The album starts off with one of the best beginnings on any album this year so far. ‘Raise The Dead’ is a cinematic and atmospheric track that is long enough to be more than a mere intro though it sets up the tone and leads wonderfully straight into ‘One For The Butcher’. The haunting keys and disturbing child chants from the opener reappear in this second track, making a death/black metal flavour at its best creating not only good sounds but emotional  responses too.

Drop The Match’ and ‘Built for War’ step up next screaming at and bludgeoning the ear with a hardcore/ deathcore middle finger up assault. On the first the keys play elegantly behind the storming intense drum attack from Art Cruz and the pillaging throbbing bass of Andrew Glover. Vocally Plague delivers his growls and force with venom, as always you know what you will get with his vocals but they never from become stale at the same time. The second of the two songs rides in on some fine teasing symphonic keys whilst the metal urgency and direct strikes from the guitars of Nick Piunno and Nick Eash come striding through. There were moments  on the track that brought bands like Mudvayne and Children of Bodom  to mind all distilled in a neat blend of vintage Biohazard and Hatebreed.  ‘Built for War’ does feature gust vocals from Jamey Jasta so a clue maybe as to one of the spices to it.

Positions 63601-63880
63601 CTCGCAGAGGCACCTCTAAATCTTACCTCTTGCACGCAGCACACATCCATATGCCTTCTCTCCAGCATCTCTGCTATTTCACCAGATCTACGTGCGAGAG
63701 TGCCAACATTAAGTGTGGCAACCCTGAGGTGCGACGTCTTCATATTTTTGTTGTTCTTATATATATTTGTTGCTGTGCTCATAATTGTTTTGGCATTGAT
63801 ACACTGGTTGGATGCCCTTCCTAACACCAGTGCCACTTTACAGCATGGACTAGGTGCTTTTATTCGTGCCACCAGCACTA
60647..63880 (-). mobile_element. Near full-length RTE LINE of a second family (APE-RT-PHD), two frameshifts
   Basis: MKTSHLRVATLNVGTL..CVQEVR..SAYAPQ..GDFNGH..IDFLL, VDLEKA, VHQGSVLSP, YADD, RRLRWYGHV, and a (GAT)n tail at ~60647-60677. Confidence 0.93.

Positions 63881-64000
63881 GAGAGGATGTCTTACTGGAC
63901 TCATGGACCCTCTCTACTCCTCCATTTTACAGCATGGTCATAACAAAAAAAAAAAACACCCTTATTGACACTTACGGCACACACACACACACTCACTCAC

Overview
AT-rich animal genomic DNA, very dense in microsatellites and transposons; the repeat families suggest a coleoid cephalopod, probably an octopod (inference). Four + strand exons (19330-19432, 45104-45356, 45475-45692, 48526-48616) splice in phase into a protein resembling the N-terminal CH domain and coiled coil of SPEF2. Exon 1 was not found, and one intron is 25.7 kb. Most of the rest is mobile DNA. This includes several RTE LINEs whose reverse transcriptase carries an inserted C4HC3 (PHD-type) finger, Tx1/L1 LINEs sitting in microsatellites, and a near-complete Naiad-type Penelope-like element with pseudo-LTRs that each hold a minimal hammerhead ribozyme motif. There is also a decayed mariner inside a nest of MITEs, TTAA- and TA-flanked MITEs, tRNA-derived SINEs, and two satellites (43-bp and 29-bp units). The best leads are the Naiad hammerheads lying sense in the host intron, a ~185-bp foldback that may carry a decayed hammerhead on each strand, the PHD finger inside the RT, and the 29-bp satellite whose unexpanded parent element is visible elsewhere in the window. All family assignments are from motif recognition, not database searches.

Jasta is one of a few guests on Against The World, which include Martin Stewart (Terror) and John Mishima (ex Blood Runs Black) on ‘California’, and also Mattie Montgomery (For Today) and Drew York (Stray From The Path) elsewhere. Also notable is the appearance of wrestling legend Ultimate Warrior on the brief ‘The Warrior Code’. Musically the Japanese sounding keys are great but overall with the vocal spoken narrative  from the wrestling icon it is debateable if it works and really was just a moment of self pleasuring by the band. Good to see the ring rope shaker is still alive at least.

Tracks such as ‘Refined In The Fire’, ‘Most Hated’, and California’ all satisfy immensely and the blend of hardcore devastating ferocity and flowing melodic keyboard pleasure from Potocnik make the album intently pleasurable and very repeatable. No, Winds Of Plague will not set new trends for others and lyrically they do not exactly write words to be devoured eagerly by scholars in decades to come, but they are what they are. A strong and powerful band that eagerly fills your ears and hearts with greats sounds.

http://www.myspace.com/windsofplague

RingMaster 25/07/2011